Looking for America: The Visual Production of Nation and People / Edition 1by Ardis Cameron
Pub. Date: 01/24/2005
This groundbreaking collection explores the role of the “visual” in shaping American identity: Introducing students to the visual in all its complexity and variety on the American scene – the language of signs, the historical construction and meaning of “types,” and the uses and politics of photography, film, bodily display, and
This groundbreaking collection explores the role of the “visual” in shaping American identity: Introducing students to the visual in all its complexity and variety on the American scene – the language of signs, the historical construction and meaning of “types,” and the uses and politics of photography, film, bodily display, and documentaries – the volume underscores the productivity of the visual in thinking about race, gender, ethnicity, sexuality, and regionality. It clearly demonstrates that the ways in which people see and are seen determine who they are and how they see themselves as citizens and Americans.
An editorial introduction places the articles within a narrative structure that tells a collectivr tale of how experiment called "America" took on visual shape and meaning. Suggested readings, a primer on how to “read” an image, and a listing of visual archives and collections complete the volume, making this an indispensable text for those in American studies and related fields.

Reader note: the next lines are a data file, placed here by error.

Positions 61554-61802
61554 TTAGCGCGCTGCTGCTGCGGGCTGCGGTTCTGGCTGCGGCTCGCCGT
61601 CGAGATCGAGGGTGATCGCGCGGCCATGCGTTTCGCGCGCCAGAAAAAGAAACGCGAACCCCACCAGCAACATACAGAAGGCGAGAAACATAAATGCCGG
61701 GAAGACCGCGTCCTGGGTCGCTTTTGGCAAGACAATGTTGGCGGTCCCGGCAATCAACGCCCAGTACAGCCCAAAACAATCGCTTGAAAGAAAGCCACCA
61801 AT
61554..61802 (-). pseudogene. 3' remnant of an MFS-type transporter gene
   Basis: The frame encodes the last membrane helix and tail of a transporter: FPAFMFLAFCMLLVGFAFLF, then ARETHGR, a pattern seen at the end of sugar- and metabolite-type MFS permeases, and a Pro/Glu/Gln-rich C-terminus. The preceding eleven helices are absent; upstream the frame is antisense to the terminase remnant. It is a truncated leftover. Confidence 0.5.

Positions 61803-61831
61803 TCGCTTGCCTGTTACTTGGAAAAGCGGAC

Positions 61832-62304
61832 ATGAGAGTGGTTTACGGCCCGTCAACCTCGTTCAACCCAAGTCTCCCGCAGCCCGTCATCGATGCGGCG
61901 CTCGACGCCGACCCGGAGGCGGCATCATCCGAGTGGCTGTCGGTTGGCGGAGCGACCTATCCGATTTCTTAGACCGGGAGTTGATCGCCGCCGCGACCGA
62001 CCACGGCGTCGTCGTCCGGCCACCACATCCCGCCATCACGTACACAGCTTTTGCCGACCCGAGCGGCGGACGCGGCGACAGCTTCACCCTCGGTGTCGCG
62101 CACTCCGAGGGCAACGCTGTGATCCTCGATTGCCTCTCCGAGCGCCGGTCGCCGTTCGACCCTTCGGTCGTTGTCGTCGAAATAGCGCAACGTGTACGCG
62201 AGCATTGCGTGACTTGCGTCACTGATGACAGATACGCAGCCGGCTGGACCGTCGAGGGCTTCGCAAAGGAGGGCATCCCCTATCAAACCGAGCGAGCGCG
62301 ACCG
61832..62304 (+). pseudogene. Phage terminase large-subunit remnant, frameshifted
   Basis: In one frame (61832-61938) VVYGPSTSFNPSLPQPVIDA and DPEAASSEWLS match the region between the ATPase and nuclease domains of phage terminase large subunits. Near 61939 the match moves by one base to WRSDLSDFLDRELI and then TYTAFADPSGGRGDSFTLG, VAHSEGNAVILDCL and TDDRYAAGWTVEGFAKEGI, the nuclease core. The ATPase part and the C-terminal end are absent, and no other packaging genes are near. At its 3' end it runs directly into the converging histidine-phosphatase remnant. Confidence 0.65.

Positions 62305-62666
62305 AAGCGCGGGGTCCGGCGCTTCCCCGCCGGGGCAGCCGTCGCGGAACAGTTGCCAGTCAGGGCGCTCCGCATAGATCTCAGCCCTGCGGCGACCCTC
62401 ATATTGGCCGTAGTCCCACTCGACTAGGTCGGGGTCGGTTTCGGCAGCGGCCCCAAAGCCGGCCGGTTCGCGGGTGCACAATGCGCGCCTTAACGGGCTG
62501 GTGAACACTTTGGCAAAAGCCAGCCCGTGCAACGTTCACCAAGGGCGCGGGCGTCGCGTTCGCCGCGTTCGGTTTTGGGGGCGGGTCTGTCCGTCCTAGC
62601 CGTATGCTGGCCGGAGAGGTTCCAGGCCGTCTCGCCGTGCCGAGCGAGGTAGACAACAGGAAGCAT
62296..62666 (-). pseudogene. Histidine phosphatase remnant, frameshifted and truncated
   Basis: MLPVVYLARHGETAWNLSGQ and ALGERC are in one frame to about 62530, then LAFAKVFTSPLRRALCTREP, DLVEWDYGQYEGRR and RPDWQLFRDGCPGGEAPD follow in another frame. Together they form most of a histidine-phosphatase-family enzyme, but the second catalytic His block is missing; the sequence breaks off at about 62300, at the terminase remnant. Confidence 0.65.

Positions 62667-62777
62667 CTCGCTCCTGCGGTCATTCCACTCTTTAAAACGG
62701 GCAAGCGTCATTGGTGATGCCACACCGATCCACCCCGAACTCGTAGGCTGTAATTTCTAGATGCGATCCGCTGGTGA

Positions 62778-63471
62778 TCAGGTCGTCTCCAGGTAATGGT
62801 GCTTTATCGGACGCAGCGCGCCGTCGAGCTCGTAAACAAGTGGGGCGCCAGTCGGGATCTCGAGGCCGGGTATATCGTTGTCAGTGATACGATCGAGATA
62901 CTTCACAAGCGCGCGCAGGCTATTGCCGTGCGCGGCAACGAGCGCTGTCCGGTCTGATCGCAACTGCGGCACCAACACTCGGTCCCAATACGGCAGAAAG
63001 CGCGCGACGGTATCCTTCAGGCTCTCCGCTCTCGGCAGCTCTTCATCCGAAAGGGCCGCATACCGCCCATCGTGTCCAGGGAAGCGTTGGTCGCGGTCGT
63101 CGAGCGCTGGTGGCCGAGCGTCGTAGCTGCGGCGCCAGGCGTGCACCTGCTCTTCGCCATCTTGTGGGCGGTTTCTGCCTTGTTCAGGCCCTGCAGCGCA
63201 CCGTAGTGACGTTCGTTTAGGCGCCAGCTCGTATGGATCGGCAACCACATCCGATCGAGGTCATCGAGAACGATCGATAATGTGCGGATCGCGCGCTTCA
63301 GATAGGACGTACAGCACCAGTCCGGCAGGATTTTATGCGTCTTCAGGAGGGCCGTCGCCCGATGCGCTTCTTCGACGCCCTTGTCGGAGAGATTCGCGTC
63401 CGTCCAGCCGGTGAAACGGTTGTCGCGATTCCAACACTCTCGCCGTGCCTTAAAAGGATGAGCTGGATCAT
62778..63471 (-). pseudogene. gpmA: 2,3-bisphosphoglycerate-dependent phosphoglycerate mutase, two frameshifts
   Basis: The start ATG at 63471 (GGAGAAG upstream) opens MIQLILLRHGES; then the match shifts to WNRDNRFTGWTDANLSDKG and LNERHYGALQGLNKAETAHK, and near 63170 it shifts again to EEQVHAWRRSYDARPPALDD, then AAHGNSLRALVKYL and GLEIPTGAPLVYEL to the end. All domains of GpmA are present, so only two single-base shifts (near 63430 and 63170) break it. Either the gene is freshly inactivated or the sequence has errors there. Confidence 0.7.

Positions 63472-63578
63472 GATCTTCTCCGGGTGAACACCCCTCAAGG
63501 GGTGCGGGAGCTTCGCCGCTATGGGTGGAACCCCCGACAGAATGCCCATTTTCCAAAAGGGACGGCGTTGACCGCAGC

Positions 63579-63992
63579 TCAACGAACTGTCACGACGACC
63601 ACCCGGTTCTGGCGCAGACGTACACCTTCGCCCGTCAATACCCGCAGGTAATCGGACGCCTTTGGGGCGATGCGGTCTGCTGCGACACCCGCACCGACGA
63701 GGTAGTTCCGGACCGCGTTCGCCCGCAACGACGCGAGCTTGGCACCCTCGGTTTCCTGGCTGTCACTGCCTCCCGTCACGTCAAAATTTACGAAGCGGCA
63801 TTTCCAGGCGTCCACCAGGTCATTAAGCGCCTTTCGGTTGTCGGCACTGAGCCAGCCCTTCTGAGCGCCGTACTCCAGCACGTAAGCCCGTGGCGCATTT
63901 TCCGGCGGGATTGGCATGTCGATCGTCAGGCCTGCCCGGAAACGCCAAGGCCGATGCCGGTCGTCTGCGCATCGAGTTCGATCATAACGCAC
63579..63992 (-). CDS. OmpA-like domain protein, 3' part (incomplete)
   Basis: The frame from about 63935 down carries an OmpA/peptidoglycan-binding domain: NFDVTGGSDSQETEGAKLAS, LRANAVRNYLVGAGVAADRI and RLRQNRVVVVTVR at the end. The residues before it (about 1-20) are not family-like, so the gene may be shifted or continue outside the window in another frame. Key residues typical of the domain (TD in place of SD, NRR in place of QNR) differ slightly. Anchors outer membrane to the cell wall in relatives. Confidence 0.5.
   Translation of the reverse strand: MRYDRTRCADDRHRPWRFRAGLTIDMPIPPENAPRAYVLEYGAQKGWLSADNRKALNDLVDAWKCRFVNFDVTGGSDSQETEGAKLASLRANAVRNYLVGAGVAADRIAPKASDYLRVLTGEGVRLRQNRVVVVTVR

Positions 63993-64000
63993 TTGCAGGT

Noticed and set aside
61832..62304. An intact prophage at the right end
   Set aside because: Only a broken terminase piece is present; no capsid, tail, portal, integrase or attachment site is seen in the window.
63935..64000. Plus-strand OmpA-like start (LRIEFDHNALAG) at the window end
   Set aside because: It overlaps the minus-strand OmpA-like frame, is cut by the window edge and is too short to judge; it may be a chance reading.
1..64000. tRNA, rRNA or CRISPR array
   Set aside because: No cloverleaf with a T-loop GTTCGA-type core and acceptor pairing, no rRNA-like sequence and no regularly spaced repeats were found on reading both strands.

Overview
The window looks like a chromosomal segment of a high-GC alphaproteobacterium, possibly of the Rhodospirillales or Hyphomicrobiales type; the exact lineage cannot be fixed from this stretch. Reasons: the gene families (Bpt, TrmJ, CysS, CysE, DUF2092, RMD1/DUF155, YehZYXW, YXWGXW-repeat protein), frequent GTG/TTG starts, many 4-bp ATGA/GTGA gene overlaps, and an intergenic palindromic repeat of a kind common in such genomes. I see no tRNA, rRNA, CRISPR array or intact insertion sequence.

- Publication date:
- Edition description:
- New Edition
- Product dimensions:
- 6.05(w) x 9.10(h) x 0.92(d)
Table of Contents
Introduction (Ardis Cameron).
PART I: 1860-1900.
1. Sleuthing Towards America: Visual Detection in Everyday Life (Ardis Cameron).
2. Cartes de Visite Portrait Photographs and the Culture of Class Formation (Andrea L. Volpe).
PART II: 1900-1940.
The Embodied Nation: Race, Gender, and the Politics of the Camera.
3. Photographing the "American Negro": Nation, Race, and Photography at the Paris Exposition of 1900 (Shawn Michelle Smith).
4. Techniques of the Imaginary Nation: Engendering Family Photography (Laura Wexler).
"The Eye of Power": Cross-Class Looking.
5. Private Eyes, Public Women: Images of Class and Sex in the Urban South, Atlanta, Georgia, 1913-1915 (Jacquelyn Dowd Hall).
6. Margaret Bourke-White’s Red Coat; or, Slumming in the Thirties (Paula Rabinowitz).
PART III: 1940-2000.
Home and Nation: Imaging the "All-American" Family.
7. "The Kind of People Who Make Good Americans": Nationalism and Life’s Family Ideal (Wendy Kozol).
8. Visua Culture and Working-Class Community: Photography and the Organizing of the Steelworkers’ Union in Chicago (Larry Peterson).
9. Sit-coms and Suburbs: Positioning the 1950s Homemaker (Mary Beth Haralovich).
The Eye of Difference: The Politics of Appearance.
10. The Zoot-Suit and Style Warfare (Stuart Cosgrove).
11. Looking Jewish, Seeing Jews (Matthew Frye Jacobson).
Troubling Sights (Sites): Visual Maps and America’s "Others".
12. The Photograph as an Intersection of Gazes (Catherine A. Lutz and Jane L. Collins).
13. When Strangers Bring Cameras: The Poetics and Politics of Othered Places (Ardis Cameron).
Appendix A: "Reading the Visual Record" (Elspeth H. Brown).
Appendix B: List of Visual Archives (Ardis Cameron).
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